On the pains of coming out

by Jason Keenan

Original editor's note: Coming out is rarely easy. Whether it is the reaction of our family and friends (or those we thought were our friends) or that of our enemies, the path from latency to blatency can be strewn with unexpected obstacles. Jason Keenan is a Glasgow teenager who has just started out on that path.

You know the scene well - you're sitting down on the sofa, having a cosy chat with your mother and on the verge of telling her the most important thing of your life. But you can't quite manage to tell her you're gay. It's been nice just making smalltalk with her, and it has made you feel relaxed enough to drop a few hints about your innermost secret. As soon as you start showing her your 'camp' side by revealing that your favourite colour has always been pink and that you're heavily into ABBA, she looks at you with that You're-not-seriously-trying-to-tell-me-you're-gay look, you just clam up. Here's the perfect opportunity to do the dirty deed, but the thought of her disgust, disappointment or maybe even her anger, cripples you.

There are many more situations when the time is right to spill the beans, but they all end in the same way. For instance, when you're watching one of your favourite comedies on TV, and you get carried away with your loud, girlish laughter, your mother gives you a withering look and says, "You sound like a poof with that laugh." You feel like replying "That's because I am one, mum." But of course you don't. When you eventually do tell her, you want to be subtle about it. It doesn't help, though, when part of you wants to scream it from the rooftops.

So how can you possibly tell her? The gulf, it seems, is too wide between her ideas and your own about sexuality. When a tall, blonde, Pamela Anderson-type babe walks down the street, and you don't give her so much as a second glance, she looks at you again with that look of consternation "If you don't look at her, you won't look at anybody." How you wish you could say, "I'd quite happily look at Ronan from Boyzone, thank you very much."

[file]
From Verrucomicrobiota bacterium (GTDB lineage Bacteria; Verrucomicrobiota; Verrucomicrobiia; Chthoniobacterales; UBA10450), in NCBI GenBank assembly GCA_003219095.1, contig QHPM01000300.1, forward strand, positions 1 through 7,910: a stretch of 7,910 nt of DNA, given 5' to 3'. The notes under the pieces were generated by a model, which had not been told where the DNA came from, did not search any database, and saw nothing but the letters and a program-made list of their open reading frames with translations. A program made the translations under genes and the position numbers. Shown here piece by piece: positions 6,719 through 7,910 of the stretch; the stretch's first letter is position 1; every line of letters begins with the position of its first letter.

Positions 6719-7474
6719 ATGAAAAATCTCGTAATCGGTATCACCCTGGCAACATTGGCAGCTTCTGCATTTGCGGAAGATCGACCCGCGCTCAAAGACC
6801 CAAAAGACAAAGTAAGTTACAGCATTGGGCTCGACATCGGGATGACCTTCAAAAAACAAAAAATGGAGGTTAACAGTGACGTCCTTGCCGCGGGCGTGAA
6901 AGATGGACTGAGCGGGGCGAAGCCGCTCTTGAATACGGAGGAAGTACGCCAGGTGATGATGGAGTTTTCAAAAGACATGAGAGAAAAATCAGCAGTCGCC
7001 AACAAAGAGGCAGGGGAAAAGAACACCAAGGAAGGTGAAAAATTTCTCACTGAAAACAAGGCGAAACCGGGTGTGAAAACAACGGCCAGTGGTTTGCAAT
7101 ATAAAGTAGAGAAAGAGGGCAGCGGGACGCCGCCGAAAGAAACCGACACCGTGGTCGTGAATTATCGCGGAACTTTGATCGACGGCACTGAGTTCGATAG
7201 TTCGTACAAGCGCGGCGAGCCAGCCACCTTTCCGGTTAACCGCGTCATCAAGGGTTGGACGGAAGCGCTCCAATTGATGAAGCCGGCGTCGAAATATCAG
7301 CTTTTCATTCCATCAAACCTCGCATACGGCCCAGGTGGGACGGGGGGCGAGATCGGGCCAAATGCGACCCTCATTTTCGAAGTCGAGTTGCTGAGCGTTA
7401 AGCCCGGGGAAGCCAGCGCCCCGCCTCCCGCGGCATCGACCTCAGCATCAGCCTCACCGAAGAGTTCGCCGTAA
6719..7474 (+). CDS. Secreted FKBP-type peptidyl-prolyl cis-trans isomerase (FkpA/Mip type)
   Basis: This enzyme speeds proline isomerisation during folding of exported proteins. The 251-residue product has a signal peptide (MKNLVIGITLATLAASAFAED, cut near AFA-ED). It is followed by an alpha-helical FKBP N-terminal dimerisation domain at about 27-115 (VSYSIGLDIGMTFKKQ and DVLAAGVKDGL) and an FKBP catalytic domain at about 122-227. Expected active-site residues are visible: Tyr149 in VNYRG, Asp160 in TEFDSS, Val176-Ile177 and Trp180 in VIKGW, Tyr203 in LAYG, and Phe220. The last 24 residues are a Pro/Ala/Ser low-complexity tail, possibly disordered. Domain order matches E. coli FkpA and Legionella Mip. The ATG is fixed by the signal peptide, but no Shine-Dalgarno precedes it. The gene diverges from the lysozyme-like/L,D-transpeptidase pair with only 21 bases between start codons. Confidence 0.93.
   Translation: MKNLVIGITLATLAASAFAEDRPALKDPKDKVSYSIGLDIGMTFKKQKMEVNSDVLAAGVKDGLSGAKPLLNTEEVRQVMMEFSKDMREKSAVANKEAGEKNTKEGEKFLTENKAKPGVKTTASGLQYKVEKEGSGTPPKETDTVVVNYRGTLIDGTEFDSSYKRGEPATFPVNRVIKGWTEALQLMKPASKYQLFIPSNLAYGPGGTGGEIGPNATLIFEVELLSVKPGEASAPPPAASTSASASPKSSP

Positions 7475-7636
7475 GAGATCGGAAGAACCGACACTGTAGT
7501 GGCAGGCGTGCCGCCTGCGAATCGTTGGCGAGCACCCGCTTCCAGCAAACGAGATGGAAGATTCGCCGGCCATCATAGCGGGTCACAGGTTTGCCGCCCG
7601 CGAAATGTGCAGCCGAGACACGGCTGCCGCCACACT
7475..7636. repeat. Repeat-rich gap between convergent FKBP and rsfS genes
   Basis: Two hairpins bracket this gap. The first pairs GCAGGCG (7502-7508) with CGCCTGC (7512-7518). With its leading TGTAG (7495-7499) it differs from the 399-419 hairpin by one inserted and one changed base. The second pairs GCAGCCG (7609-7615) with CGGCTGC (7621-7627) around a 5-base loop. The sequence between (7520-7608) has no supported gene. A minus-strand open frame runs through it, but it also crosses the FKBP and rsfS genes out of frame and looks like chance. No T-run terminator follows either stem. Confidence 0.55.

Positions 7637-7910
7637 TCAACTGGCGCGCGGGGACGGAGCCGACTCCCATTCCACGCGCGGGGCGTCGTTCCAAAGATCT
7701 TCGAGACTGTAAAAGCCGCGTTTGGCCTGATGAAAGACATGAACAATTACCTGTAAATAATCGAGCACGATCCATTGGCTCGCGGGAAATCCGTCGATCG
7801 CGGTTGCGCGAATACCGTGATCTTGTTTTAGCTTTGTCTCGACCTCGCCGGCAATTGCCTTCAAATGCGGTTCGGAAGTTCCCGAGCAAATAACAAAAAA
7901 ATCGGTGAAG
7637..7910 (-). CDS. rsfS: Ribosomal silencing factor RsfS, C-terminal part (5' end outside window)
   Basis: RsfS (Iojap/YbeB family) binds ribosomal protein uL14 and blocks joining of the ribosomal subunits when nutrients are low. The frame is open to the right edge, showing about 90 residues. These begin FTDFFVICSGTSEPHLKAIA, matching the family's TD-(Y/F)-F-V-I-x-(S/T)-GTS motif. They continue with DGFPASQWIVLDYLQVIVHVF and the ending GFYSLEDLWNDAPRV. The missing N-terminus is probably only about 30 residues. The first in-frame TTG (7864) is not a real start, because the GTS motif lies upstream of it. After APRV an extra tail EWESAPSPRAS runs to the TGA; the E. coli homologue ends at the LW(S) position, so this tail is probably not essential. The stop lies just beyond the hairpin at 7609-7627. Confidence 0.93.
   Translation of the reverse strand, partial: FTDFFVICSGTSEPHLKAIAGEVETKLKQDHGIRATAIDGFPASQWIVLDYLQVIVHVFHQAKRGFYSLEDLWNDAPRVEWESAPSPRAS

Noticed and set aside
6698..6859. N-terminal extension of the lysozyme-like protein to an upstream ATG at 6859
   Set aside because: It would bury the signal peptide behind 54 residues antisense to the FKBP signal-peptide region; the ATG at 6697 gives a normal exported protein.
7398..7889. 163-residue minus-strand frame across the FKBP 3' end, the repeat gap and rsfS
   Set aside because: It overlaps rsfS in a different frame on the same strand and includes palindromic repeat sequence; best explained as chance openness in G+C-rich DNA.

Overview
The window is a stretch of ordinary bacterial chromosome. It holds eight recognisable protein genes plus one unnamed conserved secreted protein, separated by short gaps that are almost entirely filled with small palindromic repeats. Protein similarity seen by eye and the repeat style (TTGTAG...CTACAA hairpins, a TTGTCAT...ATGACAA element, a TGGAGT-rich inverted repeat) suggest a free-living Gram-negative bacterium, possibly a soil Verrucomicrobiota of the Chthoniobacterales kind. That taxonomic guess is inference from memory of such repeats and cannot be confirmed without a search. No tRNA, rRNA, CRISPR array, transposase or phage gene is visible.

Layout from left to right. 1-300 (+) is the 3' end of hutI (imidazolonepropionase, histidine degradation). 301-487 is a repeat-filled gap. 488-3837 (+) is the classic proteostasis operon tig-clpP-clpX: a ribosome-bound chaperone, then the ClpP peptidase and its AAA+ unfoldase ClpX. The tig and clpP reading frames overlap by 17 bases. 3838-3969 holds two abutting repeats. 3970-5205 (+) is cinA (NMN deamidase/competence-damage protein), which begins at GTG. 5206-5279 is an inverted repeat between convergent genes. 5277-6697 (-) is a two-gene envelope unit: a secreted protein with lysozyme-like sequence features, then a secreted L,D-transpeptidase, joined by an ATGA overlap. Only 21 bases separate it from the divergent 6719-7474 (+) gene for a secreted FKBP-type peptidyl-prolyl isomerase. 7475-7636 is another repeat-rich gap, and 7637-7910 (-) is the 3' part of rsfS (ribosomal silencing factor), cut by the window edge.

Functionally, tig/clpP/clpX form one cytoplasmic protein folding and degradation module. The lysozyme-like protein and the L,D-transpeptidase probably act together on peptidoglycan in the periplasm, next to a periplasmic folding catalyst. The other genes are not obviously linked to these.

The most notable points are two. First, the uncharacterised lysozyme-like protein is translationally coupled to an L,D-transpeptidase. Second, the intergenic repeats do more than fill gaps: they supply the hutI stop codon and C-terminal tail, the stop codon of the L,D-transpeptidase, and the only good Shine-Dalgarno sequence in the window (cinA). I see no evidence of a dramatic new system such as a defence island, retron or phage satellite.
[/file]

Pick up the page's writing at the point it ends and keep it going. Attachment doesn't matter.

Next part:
So you come to the realisation that there's no point in explaining to her your feelings for other guys. There's no way she'd ever be able to understand. You decide that you are just going to tell her the facts, the most important one being that you are gay. So, you don't give it any more thought. You rush into the living room, sit down next to her and say "Mum, I'm gay." You've prepared yourself for the myriad of reactions: you expect anger, disappointment, shock, disgust. What you don't expect is the reaction you actually get, that one of disbelief: "No, you're not," she quite calmly replies. "Yes, I am, mum," you persist. "No, you're not," she repeats unemotionally. The conversation turns into a sinister version of "I'm better than you". You realise that there's no point in continuing the conversation. You need to give her time to sort her feelings out. So you leave the room

The next day, there is an awkward silence between both of you. You actually feel a little embarrassed by the knowledge that your mother knows you're sexually attracted to guys and not girls. It's hard to adjust to the fact that you're secret is now out in the open. The feeling of being "out" isn't at all the liberating experience you had dreamed of. In fact you just feel like having a good cry. Naively, you believed that once you told your mother (who would then tell your father) your problems would end, but really this is just the beginning.

But it's well worth going through the anguish of the following weeks, although it most definitely doesn't feel like it at the time. Not when your mother rifles through your personal belongings and finds the letters your gay friends have written to you, and forbids you to write to them again. Not when she threatens that she'll throw you out if you go out to meet them. It also isn't a very pleasant experience overhearing your own mother worrying about catching something from you if she uses the bath after you. The atmosphere at home becomes unbearable so you make plans to move out. When you tell her this, she's genuinely upset. As you really love her, you tell her that you don't want to leave but must be allowed to live your own life. You can't believe it when she agrees to this. She tells you "At least I'll know you'll be safe whilst you're still at home." You can't believe your luck. You thank her and as you go out to meet your boyfriend you realise that all the pain has been worth it because you finally can have your cake and eat it too.

This article originally appeared in ScotsGay Magazine. Jason does not have e-mail access, but any messages sent to johndunedin@drink.demon.co.uk will be printed out and given to him.
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